Feldman forms the band Truth Movement and releases an album of "dark, intensely personal" songs including a "suicide note set to music," as he describes in his book.
2001: A hello and a goodbye
Feldman meets Susie Sprague at an LA club on her 19th birthday. His friendship with Michael Jackson falls apart in the wake of 9/11. As he describes in Coreyography, Jackson seems unjustifiably paranoid that Feldman is going to write a book about him, despite Feldman repeatedly defending him in the press against the molestation charges. They never speak again.
2002: A second chance
Feldman and Sprague get engaged on Valentine's Day. He begins filming The Surreal Life, his first entry into reality TV, which he describes as the "single worst professional experience" of his life. He and Sprague are married on the show in a wedding officiated by MC Hammer.
2004: Becoming a father
The couple's son Zen is born eight weeks early; Feldman has to leave to film a movie in Bulgaria three days later.
Investigative journalist Martin Bashir proposes a 20/20 interview as a retrospective of Feldman's career. By the time it aired, Bashir billed it as "Child actor Corey Feldman speaks out against Michael Jackson."
2006: The Two Coreys
Feldman and Haim reunite for one of their final projects: a semi-scripted reality show about their friendship. Haim cleans himself up for the show but quickly begins spiraling back again. Feldman secures him a small role in Lost Boys 2, but Haim is fired.
2007: A shocking revelation
While filming the first episode of The Two Coreys Season 2, Haim lets loose on Feldman, accusing him of allowing repeated sexual abuse by their so-called friends. Haim is fired from Lost Boys 2 for a second time, and The Two Coreys is canceled after Season 2 wraps.
2009: Another heartbreak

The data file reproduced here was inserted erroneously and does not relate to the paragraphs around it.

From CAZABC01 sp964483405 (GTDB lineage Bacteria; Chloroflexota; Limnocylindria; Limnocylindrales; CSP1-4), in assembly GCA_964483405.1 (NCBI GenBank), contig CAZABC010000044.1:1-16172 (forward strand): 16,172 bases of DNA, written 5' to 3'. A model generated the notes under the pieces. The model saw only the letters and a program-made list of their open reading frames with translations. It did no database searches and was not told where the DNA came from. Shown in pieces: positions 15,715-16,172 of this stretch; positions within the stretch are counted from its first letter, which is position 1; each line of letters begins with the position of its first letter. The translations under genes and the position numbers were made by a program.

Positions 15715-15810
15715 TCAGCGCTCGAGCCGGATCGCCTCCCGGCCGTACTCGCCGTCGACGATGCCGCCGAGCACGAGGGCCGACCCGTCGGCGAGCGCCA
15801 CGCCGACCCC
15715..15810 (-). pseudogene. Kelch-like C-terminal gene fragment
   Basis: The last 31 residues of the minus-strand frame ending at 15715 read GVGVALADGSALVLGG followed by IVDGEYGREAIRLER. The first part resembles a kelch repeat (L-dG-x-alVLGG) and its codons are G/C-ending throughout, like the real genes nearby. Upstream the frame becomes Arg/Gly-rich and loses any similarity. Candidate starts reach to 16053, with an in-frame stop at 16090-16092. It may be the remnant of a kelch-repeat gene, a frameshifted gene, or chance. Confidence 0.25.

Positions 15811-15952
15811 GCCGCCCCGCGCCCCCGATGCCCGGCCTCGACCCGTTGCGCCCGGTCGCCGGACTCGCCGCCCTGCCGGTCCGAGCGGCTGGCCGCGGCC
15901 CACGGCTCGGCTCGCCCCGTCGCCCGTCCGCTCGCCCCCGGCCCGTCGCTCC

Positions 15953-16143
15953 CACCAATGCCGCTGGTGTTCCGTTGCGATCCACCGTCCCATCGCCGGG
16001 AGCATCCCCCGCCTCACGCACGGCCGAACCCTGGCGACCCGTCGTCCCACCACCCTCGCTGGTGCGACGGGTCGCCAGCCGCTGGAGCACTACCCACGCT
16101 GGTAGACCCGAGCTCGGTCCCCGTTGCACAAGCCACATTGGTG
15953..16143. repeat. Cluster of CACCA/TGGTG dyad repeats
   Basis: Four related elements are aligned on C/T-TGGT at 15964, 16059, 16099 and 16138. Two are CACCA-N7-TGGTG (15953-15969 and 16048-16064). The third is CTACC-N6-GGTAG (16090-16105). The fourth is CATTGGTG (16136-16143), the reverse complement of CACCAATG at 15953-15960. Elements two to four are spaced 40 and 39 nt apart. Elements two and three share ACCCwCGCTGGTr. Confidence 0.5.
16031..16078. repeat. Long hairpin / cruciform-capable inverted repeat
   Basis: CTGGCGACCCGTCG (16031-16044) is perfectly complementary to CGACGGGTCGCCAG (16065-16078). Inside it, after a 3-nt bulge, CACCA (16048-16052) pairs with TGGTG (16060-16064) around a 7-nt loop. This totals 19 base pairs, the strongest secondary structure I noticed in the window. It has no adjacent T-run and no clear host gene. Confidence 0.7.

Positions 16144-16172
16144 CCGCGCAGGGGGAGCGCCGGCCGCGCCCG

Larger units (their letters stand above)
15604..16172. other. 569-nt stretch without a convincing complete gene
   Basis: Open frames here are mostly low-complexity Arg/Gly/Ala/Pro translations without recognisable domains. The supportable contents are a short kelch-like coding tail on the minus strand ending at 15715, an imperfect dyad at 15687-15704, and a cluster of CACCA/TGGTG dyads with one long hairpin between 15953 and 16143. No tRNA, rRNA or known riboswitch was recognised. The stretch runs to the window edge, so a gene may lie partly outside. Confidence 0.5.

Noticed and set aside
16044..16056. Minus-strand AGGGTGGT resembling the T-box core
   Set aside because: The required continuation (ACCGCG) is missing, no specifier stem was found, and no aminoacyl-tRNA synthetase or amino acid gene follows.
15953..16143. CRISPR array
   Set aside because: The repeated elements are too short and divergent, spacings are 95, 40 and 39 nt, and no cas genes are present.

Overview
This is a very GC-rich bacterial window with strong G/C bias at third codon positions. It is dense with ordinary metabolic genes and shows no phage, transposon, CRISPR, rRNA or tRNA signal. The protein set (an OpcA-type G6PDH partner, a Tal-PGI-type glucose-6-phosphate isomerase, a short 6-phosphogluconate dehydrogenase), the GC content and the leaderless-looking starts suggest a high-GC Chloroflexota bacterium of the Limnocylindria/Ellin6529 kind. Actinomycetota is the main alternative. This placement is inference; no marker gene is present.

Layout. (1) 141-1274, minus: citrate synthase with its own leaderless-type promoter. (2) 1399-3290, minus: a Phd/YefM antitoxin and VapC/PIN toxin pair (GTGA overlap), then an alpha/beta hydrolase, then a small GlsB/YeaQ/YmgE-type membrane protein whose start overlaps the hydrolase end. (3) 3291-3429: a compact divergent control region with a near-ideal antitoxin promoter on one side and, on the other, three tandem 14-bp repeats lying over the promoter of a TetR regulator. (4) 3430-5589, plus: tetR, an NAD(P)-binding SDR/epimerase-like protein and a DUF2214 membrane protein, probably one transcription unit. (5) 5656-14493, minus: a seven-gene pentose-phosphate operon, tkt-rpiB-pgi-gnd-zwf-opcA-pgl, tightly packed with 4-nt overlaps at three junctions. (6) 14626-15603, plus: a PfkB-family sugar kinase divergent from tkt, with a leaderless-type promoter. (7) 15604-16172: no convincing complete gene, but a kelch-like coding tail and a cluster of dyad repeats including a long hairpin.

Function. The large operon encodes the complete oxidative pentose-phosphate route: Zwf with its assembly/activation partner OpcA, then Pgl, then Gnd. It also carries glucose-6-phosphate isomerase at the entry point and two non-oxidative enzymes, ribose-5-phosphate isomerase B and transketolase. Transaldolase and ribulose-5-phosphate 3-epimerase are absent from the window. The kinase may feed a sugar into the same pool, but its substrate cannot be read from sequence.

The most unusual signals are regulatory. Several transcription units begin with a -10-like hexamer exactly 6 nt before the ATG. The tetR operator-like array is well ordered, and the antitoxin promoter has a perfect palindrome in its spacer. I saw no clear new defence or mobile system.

Feldman and Sprague divorce. He grieves the death of Michael Jackson, having never reconciled after their strange 2001 falling out.
2010: Haim's tragic death
Feldman's world is shaken yet again when Corey Haim dies of pneumonia at his mother's apartment in Burbank. In the wake of his death, Feldman becomes more vocal about Hollywood's rampant pedophilia.
Feldman publishes his memoir, Coreyography, detailing a childhood of physical, emotional, financial and sexual abuse at the hands of his parents and industry insiders.
2016: Today show bullies
Feldman and his band Corey's Angels make an appearance on Today, causing him to be mercilessly bullied on social media. His fans immediately step in to defend him, and Today has him back a month later to address the haters. "We are at a time right now where the world needs to focus really on peace and love and tolerance," he says.
While preparing this piece, I asked Feldman himself on Twitter what the most pivotal point of his life was. His answer was very enlightening and uplifting — but maybe not surprising coming from someone who has survived as much as he has.
Since his film debut, Feldman has made over 60 movies and has had a release nearly every year since 1979, with few exceptions. Despite all the ups and downs, he has never stopped working. Hopefully, the future holds a lot more light for him than the past has.
Before you go, check out our slideshow below.